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Presentation given at the "Applied English Linguistics" Colloquium, University of Tübingen on my approach to CMID - "Computer-mediated intercultural discourse" within my larger PhD thesis frame

Presentation given at the "Applied English Linguistics" Colloquium, University of Tübingen on my approach to CMID - "Computer-mediated intercultural discourse" within my larger PhD thesis frame

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Computer-mediated intercultural discourse - methodological approaches Computer-mediated intercultural discourse - methodological approaches Presentation Transcript

  • E-Learning Scenarios for Intercultural Foreign Language Communication
    Researching “Online Intercultural Foreign Language Communication” or CMID
    University of Tübingen
    Applied English Linguistics Colloquium
    Claudia Warth
    claudia.warth@uni-tuebingen.de
    www.ael.uni-tuebingen.de
    16.07.2009
  • Outline
    Introduction
    Aims of presentation
    Thesis - some background information
    The thesis, so far & upcoming
    Its questions & aims
    Approaches & contents
    The 3 case studies included
    An overview
    “High School Project” case study: self-study exchange preparation
    “Yale” case study: bilateral intercultural exchange
    “icEurope” case study: multilateral ELF web collaboration
    The “Yale” case study – methodology and data analysis
    The study: aims & approaches
    Methodology & data analysis: CMIDA-approach
    Exemplary sets of data
    Your turn, feedback & input 
    2
  • Aims of today’s presentation
    Overview of thesis progress
    Insight into some of the case studies included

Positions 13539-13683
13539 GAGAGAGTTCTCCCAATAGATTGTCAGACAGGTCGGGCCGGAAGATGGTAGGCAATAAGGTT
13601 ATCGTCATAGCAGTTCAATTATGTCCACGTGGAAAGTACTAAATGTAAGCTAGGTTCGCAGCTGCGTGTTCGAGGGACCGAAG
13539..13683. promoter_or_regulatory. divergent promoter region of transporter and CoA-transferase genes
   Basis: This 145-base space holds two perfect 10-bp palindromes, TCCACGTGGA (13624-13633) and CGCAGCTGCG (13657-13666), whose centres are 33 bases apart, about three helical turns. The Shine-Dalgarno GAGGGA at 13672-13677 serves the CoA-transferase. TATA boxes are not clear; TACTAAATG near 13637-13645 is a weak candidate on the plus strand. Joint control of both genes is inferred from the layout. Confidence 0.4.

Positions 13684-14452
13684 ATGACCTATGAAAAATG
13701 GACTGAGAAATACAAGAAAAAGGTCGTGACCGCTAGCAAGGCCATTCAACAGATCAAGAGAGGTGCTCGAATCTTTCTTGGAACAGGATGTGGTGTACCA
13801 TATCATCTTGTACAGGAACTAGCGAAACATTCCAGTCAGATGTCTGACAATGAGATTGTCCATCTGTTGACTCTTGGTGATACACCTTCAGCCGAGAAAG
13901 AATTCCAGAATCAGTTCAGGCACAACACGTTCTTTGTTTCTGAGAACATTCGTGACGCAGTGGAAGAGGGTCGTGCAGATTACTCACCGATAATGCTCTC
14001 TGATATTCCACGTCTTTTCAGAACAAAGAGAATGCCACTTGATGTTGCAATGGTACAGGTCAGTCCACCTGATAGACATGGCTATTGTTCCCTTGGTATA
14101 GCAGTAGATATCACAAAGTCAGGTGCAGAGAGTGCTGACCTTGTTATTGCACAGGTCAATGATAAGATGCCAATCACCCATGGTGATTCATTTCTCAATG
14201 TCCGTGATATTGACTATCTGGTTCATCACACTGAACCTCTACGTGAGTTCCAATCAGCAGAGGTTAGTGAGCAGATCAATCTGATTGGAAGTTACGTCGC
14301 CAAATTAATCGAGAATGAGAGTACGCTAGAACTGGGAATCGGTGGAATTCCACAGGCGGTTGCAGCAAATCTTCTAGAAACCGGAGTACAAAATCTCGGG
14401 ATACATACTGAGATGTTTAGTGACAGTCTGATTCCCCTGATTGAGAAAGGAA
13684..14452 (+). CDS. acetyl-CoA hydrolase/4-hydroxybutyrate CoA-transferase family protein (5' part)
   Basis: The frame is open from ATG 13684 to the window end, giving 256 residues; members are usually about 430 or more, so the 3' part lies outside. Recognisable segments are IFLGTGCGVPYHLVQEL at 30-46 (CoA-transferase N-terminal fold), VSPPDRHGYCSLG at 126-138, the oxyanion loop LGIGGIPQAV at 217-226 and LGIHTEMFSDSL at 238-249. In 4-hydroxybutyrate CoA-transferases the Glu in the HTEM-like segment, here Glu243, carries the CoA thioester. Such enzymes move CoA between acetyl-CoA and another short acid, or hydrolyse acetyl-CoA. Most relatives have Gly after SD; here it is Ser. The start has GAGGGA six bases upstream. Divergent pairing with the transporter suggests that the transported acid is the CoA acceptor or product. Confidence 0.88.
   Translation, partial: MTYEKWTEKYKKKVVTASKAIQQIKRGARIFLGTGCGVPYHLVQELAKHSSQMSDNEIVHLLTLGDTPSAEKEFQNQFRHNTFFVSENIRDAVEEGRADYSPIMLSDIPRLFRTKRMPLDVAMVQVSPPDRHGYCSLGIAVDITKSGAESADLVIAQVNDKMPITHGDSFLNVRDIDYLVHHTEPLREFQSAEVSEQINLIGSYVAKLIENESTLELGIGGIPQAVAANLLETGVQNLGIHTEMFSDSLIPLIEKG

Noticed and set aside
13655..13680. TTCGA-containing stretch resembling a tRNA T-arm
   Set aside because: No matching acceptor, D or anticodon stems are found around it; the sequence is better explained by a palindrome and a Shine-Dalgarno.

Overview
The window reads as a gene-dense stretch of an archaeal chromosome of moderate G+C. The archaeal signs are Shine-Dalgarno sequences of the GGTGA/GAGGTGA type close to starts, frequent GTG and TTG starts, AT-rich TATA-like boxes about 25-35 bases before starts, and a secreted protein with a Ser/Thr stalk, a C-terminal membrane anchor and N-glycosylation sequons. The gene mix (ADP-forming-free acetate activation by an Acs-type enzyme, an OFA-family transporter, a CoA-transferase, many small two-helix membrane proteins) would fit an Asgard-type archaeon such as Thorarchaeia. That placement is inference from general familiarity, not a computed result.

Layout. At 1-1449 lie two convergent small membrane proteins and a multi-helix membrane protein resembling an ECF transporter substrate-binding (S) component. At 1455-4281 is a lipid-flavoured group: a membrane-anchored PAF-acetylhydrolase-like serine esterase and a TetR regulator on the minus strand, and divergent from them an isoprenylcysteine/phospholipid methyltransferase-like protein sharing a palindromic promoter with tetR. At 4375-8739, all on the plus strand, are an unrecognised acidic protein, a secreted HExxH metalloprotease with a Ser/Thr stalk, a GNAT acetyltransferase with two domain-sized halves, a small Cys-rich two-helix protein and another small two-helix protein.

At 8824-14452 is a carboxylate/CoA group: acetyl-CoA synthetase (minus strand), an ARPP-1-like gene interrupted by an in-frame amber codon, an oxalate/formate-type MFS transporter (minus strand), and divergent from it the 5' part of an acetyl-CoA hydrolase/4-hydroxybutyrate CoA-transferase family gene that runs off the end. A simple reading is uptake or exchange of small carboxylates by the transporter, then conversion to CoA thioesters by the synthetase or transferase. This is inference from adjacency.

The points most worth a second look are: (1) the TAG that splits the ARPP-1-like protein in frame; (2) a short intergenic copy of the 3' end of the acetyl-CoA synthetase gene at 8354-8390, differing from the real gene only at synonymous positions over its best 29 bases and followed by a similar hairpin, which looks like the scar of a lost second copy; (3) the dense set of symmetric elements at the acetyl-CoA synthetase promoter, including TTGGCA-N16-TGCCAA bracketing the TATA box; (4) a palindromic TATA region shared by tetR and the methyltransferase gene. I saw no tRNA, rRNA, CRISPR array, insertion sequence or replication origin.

Focus on: methodological aspects & how to handle data
    general methodological approaches to analyzing CMC & CMID
    part of triangulation process ( investigator triangulation)
    looking at some data together & your input and feedback
    3
  • The Thesis – Some Background information
    4
  • Thesis: “E-Learning Scenarios for Intercultural Foreign Language Learning” – in a nutshell
    Where it’s coming from:
    High (empirically evident) potential of e-learning for foreign language learning
    Assumption: e-learning to facilitate intercultural communication & learning
    But: little research into this potential or actual outcomes of intercultural online exchanges / web collaboration (mainly tertiary level)
    Methodological approaches unclear
    Little insight so far into course & activity set-up
    Little insight into teacher’s role
    5
  • Thesis: “E-learning Scenarios for Intercultural Foreign Language Learning” – in a nutshell
    Where it’s going to:
    General research questions:
    What is the learning and teaching potential of e-learning for acquiring intercultural foreign language competences (2ndary level)? [ Learning / Potential]
    How can this potential be ‘extracted’, i.e. become accessible, analyzed, and evaluated? [ Methodology]
    How do courses & activities (i.e. e-learning scenarios) have to be designed to facilitate this type of learning? [ Discussion & Design action plan]
    What is the role of the teacher within a given scenario / approach? [ Teaching action plan]